Have you ever wondered how it’s possible to meet your nutrient needs without tracking your food intake? You’re not alone! As a registered dietitian, this is a common question I receive. And, it’s a piece of advice I see doled out to the general public on social media that makes me cringe!
The reality is we don’t need to meticulously measure and analyze every bite we eat in order to eat plenty of nutrients.
And, as someone who specializes in disordered eating, I’ve seen firsthand (and have experienced myself) how food tracking can become disordered. This may not happen for everyone, but it has happened to almost every one of my clients who has tracked their food.
Food tracking can become a slippery slope into rigidity, control, fear and anxiety around food.
Also, food tracking is often highly inaccurate. We may not remember exactly what and how much we ate, we might not know what is in all of our food, and the database or app we’re using to track may not contain accurate information. Tracking gives the illusion of knowing the exact amounts of nutrients we’re consuming, but in reality there is a huge margin of error.
And finally, it’s just not necessary in most cases to track what you’re eating. In some specific cases, during the treatment of certain diseases or conditions, tracking intake may be helpful under the guidance of a healthcare professional. But it certainly isn’t something I would recommend for most folks.
So, how do you feel confident about nutrition without tracking everything you eat?
I’m here to share with you a few core nutrition strategies that are a better use of your mental energy rather than tracking what you eat! These key strategies are important skills for healthful eating that will help you build long-term, sustainable eating habits that are both nourishing and satisfying!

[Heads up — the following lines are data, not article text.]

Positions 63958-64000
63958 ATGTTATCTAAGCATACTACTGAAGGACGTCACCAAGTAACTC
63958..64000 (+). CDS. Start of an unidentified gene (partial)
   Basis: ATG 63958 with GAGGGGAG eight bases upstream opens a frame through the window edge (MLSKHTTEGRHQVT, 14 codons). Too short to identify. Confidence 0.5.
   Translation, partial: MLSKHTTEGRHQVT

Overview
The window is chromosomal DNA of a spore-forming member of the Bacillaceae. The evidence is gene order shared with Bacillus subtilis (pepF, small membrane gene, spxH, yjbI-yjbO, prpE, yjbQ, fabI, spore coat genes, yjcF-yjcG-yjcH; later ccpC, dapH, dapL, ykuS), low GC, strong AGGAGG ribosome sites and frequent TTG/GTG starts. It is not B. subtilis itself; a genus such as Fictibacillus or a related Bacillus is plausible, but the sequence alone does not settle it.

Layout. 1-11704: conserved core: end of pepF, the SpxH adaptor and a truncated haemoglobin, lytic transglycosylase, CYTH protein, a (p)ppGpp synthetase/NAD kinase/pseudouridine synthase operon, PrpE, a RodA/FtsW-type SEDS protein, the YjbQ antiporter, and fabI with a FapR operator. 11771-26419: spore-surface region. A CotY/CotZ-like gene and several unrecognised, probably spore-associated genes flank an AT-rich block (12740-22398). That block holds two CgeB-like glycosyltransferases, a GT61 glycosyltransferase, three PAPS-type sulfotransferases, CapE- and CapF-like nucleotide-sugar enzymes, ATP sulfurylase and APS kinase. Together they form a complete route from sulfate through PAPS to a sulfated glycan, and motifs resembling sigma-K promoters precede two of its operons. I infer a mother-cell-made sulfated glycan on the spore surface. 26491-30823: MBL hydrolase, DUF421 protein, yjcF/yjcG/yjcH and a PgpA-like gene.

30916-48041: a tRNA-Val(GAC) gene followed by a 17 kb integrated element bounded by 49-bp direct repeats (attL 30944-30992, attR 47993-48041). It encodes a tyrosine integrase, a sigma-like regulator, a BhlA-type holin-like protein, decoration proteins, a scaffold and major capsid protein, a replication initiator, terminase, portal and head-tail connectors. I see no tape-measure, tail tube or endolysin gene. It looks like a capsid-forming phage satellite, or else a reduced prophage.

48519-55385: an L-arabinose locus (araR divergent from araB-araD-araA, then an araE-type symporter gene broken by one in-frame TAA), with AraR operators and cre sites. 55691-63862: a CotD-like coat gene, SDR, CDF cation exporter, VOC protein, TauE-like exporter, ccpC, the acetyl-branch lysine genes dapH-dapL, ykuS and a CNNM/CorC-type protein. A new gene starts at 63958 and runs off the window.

Get Enough Nourishment by Eating Enough Food
This may sound way too simple, but the reality is that many people are not eating enough food. And the foundation of nutrition is adequacy. It’s eating enough.
Before getting into any more details about what you’re eating, it’s important to ensure you’re eating enough.
There are a couple ways to do this. The first is eating every 3 to 4 hours while you’re awake. Contrary to what diet culture may tell us, the human body thrives on regular, consistent nourishment throughout the day.
If you’ve been eating irregularly, or have been dieting, this one can feel like a huge change. Spend ample time here to get into a good routine of eating regularly throughout the day.
The second way to help ensure you’re eating enough is to make sure you’re eating full helpings at mealtime. Again, this can be challenging if you’re used to restricting or eating very little.
Sometimes it can take a lot of work to eat plenty of food regularly throughout the day. We’re here to help! Learn more about our nutrition counseling services.
Get Enough Nourishment by Eating a Variety of Foods
Once you’ve got the consistency nailed down, it’s time to direct attention toward variety. Eating a variety of foods means including different foods groups throughout the day, in meals and snacks.